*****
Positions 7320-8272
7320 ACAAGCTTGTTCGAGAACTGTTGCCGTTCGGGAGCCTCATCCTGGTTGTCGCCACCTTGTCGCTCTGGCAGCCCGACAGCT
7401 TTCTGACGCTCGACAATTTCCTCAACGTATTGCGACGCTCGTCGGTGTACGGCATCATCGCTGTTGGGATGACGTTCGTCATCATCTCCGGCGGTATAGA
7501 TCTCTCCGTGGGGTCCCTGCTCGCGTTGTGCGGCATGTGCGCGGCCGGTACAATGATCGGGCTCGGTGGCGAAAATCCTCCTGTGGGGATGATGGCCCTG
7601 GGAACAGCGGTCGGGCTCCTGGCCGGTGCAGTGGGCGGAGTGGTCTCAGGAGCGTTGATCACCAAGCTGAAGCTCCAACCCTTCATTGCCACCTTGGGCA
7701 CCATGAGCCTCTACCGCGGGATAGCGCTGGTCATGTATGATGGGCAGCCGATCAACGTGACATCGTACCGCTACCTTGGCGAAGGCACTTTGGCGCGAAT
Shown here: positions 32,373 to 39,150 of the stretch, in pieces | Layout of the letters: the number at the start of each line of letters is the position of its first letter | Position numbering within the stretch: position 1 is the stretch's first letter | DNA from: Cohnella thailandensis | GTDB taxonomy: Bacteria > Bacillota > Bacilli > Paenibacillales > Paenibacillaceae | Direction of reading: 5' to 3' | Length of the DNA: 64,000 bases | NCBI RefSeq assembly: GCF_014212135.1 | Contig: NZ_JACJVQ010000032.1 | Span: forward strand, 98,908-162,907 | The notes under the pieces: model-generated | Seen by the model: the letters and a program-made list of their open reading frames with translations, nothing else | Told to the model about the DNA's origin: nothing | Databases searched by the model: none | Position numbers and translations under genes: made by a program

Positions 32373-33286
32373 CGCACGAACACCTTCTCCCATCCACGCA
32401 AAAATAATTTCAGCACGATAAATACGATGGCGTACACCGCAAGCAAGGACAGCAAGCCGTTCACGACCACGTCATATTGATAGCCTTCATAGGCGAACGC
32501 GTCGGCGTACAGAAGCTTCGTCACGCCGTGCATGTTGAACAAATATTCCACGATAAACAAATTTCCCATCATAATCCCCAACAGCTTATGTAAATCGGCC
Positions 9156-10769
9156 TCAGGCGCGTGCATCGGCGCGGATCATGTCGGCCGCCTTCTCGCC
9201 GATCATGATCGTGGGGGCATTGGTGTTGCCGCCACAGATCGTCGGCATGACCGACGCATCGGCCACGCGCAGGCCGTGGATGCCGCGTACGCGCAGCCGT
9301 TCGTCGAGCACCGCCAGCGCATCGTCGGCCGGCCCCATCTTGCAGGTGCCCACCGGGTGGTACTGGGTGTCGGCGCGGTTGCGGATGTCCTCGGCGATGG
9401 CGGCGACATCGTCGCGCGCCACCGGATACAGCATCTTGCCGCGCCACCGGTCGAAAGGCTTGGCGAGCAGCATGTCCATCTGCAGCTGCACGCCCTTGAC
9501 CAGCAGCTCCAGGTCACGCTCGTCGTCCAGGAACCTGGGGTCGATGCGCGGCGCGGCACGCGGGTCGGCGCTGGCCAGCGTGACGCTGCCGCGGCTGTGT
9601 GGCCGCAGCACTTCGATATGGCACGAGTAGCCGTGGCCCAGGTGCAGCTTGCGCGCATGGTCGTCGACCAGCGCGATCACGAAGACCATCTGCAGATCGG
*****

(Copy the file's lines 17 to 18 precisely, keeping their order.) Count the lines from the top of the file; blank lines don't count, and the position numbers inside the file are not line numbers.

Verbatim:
9501 CAGCAGCTCCAGGTCACGCTCGTCGTCCAGGAACCTGGGGTCGATGCGCGGCGCGGCACGCGGGTCGGCGCTGGCCAGCGTGACGCTGCCGCGGCTGTGT
9601 GGCCGCAGCACTTCGATATGGCACGAGTAGCCGTGGCCCAGGTGCAGCTTGCGCGCATGGTCGTCGACCAGCGCGATCACGAAGACCATCTGCAGATCGG